56 responses

  1. Ed Myhro
    July 18, 2011

    Wow, This is all starting to make my head hurt! Here’s what I know.
    Been different since about 7 yrs. old, learned that I was ‘gay’ since 12. Between 7 and 12 I was trying to figure out what it was.
    Came out at 20
    Went back into closet at 21 to marry because God and Society said you need to. Raised 3 children, been married 30 years. Came back out of closet at 55.
    Still married, minus the sex, and bottom line, gay after all these years. I tried very hard, therapy and all to change to be heterosexual. It only made it worse. I have alway’s been gay and will continue to be until the day I close my eyes forever.
    Only thing is, you can’t get back all the lost time in your life to be true to yourself and happy with the way you are.

  2. Darina
    July 18, 2011

    Did I miss something in the actual text of the study, or did I get it right that the author never mentioned who was male and who is female? It’s clear that bouth “heterosexual spouses” and “sexual minorities” were mixed male-femal groups though.

    I would be interested in the individual Kinsey rating of each of the participants, to see just how many of them were some degree of bisexual and what difference it made from those who were purely homosexual.

  3. Timothy Kincaid
    July 18, 2011


    good points in both comments.

  4. StraightGrandmother
    July 18, 2011

    Whew! Thanks for the affirmation.
    A very interesting statement from Dr Warren Throckmorton on CNN’d Belief Blog


    These words of Dr. Throckmorton literally jumped off the page at me

    “Some Christian counselors have moved away from reparative therapy and have adopted a therapeutic approach that Throckmorton describes as a “congruence paradigm.” The model encourages counselors to appreciate a client’s wishes to harmonize their values, often shaped by religion, and their sexuality.

    Under the congruence approach, a religious person who considers homosexuality sinful could attempt to square their beliefs and sexuality by trying to remain celibate. A bisexual client who perceives a similar conflict could try to focus on heterosexual relationships.”

    I just started studying ex-gay within the last month or so (as my name indicates I really am str8 and a grandmother)because, “You can just change” is used as an excuse to deny Equal Civil Rights to gays, lesbains, bi-sexual and transgender citizens. I went into my research slanted towards, “I don’t think they can change” but was still open minded. I still had not decided if it really was possible for gays to change until I read that Yarhouse research.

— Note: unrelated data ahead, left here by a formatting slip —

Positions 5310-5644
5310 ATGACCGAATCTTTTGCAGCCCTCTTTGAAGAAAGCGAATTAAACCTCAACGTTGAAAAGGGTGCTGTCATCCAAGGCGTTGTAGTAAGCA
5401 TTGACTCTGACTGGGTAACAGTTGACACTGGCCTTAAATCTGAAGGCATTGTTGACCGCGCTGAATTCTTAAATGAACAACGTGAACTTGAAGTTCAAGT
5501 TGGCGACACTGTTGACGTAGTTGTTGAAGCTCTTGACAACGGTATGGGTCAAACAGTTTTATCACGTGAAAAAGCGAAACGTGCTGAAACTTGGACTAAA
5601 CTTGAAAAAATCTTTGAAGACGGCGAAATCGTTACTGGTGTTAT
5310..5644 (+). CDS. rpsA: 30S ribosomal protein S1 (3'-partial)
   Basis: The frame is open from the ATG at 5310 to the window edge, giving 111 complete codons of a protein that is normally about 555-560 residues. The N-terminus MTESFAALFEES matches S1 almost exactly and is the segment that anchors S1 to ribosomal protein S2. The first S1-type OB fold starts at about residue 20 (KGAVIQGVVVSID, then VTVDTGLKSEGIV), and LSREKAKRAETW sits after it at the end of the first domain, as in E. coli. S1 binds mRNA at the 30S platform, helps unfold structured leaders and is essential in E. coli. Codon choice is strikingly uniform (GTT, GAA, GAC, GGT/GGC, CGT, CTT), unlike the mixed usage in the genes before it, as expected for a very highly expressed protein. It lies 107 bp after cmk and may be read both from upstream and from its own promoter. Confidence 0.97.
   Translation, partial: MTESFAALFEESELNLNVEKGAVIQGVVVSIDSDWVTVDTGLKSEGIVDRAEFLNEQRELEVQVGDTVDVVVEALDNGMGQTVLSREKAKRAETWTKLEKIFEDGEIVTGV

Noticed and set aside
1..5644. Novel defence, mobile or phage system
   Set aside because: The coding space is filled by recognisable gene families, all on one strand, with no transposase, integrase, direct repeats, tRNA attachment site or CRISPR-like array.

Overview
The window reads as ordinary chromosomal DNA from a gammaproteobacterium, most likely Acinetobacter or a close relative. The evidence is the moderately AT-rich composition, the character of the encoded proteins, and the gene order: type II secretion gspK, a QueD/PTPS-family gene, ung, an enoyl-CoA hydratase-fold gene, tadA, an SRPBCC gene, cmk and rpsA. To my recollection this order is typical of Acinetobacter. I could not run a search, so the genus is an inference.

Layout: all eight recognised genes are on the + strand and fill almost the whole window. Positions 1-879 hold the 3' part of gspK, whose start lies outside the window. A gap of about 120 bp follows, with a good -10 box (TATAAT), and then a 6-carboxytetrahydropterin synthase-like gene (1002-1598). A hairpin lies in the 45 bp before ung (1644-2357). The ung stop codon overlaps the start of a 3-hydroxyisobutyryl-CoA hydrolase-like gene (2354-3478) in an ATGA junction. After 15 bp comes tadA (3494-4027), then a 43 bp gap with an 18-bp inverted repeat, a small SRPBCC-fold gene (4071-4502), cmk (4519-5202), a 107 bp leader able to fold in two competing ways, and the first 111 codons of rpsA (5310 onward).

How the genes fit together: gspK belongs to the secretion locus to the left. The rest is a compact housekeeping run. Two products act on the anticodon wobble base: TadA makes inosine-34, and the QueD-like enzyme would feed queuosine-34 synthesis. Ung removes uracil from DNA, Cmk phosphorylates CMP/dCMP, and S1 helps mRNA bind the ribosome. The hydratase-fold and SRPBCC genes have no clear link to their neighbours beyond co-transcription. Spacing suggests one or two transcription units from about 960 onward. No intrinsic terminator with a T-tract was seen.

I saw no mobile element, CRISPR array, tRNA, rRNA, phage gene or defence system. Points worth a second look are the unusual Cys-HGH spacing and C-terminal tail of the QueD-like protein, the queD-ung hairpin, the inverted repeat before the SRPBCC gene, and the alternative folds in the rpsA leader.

It was only yesterday that I made up my mind. I am now in the “No” camp. Any therapy that has a goal of getting a person to BEHAVE contra their same sex attractions is then going to involve another person. And as Yarhouse’s research clearly shows this other person, the heterosexual spouse is going to be harmed. I do not believe it is ethical for a medical person to counsel a person in therapy knowing that, although their patient may report that s/he has a better life, outwardly living contra to their natural sexual orientation, the spouse does NOT. I think it is unethical of them to spring their “little project” on unsuspecting heterosexuals. Those heterosexual spouses never can get those years back again. The numbers are just not there to justify this type of therapy and the risk of harm is documented.

  5. Timothy Kincaid
    July 18, 2011


    Unless I’m mistaken Yarhouse and Throckmorton work with already married couples mostly.

    I don’t think that they encourage unmarried gay men to marry women… probably because they work with those who have. I think they go with celibacy as a reasonable expectation and if that’s what someone wants, well, there are a lot of people who are celibate for one reason or another.

    If you are interested in knowing more about spouses, the Straight Spouse Network is an information source. They are a group whose spouses came out.

    Interestingly, they’re pretty pro-gay politically. They figure that ‘if society accepts a gay man then he won’t marry me!’

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